The characters in this book were also amazing. Each one complimented the story in some way, and added to the plot. Some of the secrets that the characters had ran so deep into their character and their own emotions that it added to the emotional quality of the book. There were SEVERAL times in this book where I teared up, cried, or felt an emotion so deep that I had to stop reading for a moment. This also was probably made worse because I read the book so quickly. I think this is a book to be read slow, and savored. Sometimes it got to be a little overwhelming, but it was still hard for me to put down.

This is a book that after you are done reading it, you will want to run to your nearest friend or family member and give them a hug. Even today as I am writing this review, the book and its various messages are still on my mind, and hard to shake. It is haunting, wonderful, and beautiful. I am looking forward to the next book that Kassandra Montag puts out, and will pick it up immediately.

“From the water we came and to the water we will return, our lungs always hungering for air, but our hearts beating like waves.” - After The Flood.

imagine77's review

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dark emotional hopeful inspiring sad tense slow-paced
  • Plot- or character-driven? Character
  • Strong character development? Yes
  • Loveable characters? It's complicated
  • Diverse cast of characters? Yes
  • Flaws of characters a main focus? Yes

4.0

__apf__'s review against another edition

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3.0

After the Flood is a straightforward post-apocalyptic survival story: a mother loses one of her two daughters in a flood that swallows the world, and she spends the whole book trying to get her lost daughter back. Ships! Storms! Pirates! It was a fun read.

The book leans heavily on the emotional imagery of motherhood, evoking every parent's fear of losing their child. It brought to mind all of the ways I love and am afraid for my son. However, if you are not the parent of a young child -- or perhaps, if you are a parent who doesn't share these fears -- I could imagine this book falling flat for you. You are meant to imagine yourself as the mother, and live through her on the adventure; apart from that, she is a fairly one-dimensional character.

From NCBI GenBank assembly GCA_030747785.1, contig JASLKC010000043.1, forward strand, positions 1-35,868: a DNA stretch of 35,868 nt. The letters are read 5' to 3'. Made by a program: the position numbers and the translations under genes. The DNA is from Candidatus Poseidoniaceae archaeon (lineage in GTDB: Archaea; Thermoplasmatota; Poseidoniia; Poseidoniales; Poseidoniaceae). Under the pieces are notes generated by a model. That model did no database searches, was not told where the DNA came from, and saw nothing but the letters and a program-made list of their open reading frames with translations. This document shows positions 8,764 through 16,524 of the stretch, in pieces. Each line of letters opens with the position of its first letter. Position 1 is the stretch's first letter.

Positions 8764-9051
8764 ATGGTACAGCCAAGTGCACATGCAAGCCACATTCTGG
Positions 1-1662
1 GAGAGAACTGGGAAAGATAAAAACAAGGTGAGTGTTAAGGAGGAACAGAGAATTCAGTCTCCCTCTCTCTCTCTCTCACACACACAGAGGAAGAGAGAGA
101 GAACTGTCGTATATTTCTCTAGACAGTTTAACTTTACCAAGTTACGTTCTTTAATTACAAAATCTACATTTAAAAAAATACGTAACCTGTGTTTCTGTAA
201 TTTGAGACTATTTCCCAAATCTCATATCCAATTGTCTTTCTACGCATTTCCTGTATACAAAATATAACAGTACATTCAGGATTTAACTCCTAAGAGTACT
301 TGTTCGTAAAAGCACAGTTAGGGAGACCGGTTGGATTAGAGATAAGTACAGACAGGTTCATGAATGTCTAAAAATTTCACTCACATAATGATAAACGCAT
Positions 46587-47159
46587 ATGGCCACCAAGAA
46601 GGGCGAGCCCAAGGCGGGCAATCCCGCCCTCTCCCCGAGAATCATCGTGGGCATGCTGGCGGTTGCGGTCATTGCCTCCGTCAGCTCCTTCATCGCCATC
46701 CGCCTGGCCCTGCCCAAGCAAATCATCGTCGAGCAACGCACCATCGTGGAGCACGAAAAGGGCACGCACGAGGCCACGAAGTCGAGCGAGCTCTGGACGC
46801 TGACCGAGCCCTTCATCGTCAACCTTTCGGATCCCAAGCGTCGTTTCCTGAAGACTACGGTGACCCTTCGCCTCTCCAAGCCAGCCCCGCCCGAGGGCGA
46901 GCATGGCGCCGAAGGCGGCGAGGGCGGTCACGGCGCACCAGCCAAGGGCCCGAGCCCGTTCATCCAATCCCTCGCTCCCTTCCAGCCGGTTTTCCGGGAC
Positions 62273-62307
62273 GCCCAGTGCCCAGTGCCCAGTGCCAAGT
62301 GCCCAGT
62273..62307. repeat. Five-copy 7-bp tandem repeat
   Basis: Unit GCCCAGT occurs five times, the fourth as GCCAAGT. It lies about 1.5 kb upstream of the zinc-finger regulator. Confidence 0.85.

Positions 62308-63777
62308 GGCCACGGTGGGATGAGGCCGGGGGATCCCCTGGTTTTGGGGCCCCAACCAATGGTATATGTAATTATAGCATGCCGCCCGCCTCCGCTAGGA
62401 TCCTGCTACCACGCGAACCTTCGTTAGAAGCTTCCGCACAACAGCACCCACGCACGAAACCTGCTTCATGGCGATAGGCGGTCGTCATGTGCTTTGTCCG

Despite being a book set in the future about a post-apocalyptic flood, this is not about climate change and it is not science fiction. Extremely little time is spent explaining why the flood happened; it simply did. As a result of the flood, humanity is technologically transported back to the 1700s. If this were a movie, the set would look like Pirates of the Caribbean but with jeans. (These aren't flaws of the book, it simply took me by surprise.)

trike's review against another edition

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2.0

This is [b:The Road|6288|The Road|Cormac McCarthy|https://i.gr-assets.com/images/S/compressed.photo.goodreads.com/books/1439197219l/6288._SY75_.jpg|3355573] meets Waterworld, not exactly a tasty combination. You can make anything work if you sell it right, but I simply didn’t buy into the premise, which is that the world has flooded so completely that only mountaintops are above the sea.

First of all, if the worst-case scenario of global warming happens and all the ice on the planet melts and the water increases due to thermal expansion, then the oceans will rise about 200 feet. That’s enough to drown the coasts and completely submerge places like Florida and most of Nicaragua, and we’d lose cities like Sydney and Venice, but more than half of the land would still be there. (I just googled it and it’s 216 feet.) Here’s an interactive map: https://cartoscience.users.earthengine.app/view/sea-level-rise (Here in the middle of New Hampshire I’ll be walking distance from the shore. But still dry.)